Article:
Large epidemiological studies have demonstrated that chronic stress – during both childhood and later adult life – can predispose individual to the development of mental health problems in adulthood. Researchers believe that the release of cytokines (protein messengers in the body) may cause changes in the brain which increase one’s risk of developing a mental illness later in life.
Click here to read a good OPEN ACCESS review on this topic if you want more information.
And it’s not just stress that can alter the physiology of the body. Recently this research report was published:
Title: Learning one’s genetic risk changes physiology independent of actual genetic risk
Authors: Turnwald BP, Goyer JP, Boles DZ, Silder A, Delp SL & Crum AJ
Journal: Nature Human Behaviour (2018)
In this study, the researchers found that by simply telling individuals that they have particular genetic mutations can alter the physiological functions in their bodies.
What do you mean by genetic mutations?
It is important to understand, however, that there is nothing special about mutations.
In fact, the natural random occurrence of genetic mutations is integral to the process of evolution. And every single one of us carries a variety of genetic variations. We are each a genetic experiment. A few years back, researchers found that when parents pass their genes on to their offspring, an average of 60 new random mutations are introduced into their child’s DNA:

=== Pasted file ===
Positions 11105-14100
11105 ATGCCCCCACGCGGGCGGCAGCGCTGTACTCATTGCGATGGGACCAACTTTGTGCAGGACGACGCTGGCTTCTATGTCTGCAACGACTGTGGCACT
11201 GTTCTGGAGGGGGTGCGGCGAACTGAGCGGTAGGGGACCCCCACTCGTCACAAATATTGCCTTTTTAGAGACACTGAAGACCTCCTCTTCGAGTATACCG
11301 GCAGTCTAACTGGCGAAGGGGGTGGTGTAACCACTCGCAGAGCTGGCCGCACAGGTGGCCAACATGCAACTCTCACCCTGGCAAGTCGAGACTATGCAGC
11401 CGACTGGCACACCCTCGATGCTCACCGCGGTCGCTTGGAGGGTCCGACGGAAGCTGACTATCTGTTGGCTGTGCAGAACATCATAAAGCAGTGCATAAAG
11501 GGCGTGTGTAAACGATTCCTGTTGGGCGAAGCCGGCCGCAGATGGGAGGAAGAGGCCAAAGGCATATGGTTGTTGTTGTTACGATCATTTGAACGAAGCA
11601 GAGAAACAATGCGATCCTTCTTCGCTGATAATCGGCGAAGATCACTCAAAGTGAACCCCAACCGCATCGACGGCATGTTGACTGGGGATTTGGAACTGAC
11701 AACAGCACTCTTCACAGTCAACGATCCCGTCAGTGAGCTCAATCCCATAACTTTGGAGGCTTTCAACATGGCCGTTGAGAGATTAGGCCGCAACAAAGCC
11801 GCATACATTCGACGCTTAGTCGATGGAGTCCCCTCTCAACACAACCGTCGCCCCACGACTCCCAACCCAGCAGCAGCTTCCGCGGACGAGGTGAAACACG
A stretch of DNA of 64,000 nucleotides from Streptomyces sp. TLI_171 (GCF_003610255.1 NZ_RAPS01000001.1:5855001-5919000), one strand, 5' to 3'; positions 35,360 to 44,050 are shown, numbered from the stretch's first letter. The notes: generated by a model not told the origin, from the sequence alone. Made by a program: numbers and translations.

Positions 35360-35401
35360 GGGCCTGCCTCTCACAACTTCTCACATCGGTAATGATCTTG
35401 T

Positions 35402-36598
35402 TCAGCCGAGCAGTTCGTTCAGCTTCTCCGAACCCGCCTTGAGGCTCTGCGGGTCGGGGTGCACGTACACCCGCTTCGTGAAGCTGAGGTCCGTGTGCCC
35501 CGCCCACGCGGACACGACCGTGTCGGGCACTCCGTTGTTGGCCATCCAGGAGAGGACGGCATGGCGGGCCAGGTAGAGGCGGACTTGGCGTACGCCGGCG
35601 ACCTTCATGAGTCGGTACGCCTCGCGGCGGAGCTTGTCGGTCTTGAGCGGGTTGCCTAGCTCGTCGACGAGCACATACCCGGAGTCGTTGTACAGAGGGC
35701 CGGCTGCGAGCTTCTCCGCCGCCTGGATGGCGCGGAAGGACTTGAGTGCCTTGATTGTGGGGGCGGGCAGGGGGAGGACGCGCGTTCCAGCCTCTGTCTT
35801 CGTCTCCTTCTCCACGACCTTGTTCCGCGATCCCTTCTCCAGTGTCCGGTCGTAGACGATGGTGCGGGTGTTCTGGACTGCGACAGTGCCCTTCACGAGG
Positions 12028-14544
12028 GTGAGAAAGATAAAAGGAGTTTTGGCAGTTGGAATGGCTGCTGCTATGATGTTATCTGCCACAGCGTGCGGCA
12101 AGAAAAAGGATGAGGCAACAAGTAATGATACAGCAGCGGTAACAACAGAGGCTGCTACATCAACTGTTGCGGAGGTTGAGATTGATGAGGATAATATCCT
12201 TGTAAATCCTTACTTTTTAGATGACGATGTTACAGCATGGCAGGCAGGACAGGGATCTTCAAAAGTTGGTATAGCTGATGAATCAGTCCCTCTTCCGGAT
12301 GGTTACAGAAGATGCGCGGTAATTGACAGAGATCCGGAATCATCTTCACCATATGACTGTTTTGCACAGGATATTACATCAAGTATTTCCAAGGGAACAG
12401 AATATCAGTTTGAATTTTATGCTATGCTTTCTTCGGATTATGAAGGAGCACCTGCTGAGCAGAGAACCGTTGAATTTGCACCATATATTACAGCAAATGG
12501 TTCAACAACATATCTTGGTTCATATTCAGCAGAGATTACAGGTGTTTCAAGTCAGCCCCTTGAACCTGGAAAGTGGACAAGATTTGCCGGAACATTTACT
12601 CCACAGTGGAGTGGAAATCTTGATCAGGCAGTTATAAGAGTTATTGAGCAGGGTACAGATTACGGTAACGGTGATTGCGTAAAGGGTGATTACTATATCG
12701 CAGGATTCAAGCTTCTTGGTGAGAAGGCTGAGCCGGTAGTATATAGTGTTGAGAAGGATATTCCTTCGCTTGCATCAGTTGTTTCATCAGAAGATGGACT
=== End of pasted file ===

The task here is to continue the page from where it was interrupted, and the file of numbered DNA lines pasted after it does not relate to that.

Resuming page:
Title: Variation in genome-wide mutation rates within and between human families.
Authors: Conrad DF, Keebler JE, DePristo MA, Lindsay SJ, Zhang Y, Casals F, Idaghdour Y, Hartl CL, Torroja C, Garimella KV, Zilversmit M, Cartwright R, Rouleau GA, Daly M, Stone EA, Hurles ME, Awadalla P; 1000 Genomes Project.
Journal: Nat Genet. 2011 Jun 12;43(7):712-4.
PMID: 21666693 (This report is OPEN ACCESS if you are interesting in reading it)
But what is actually meant by these small genetic variations? What exactly is a mutation in DNA?
To explain this, we need to understand a little something about basic genetics.
In almost every cell of your body you have DNA (or Deoxyribonucleic acid). It is a molecule that is composed of two chains which coil around each other, forming the famous double helix shape.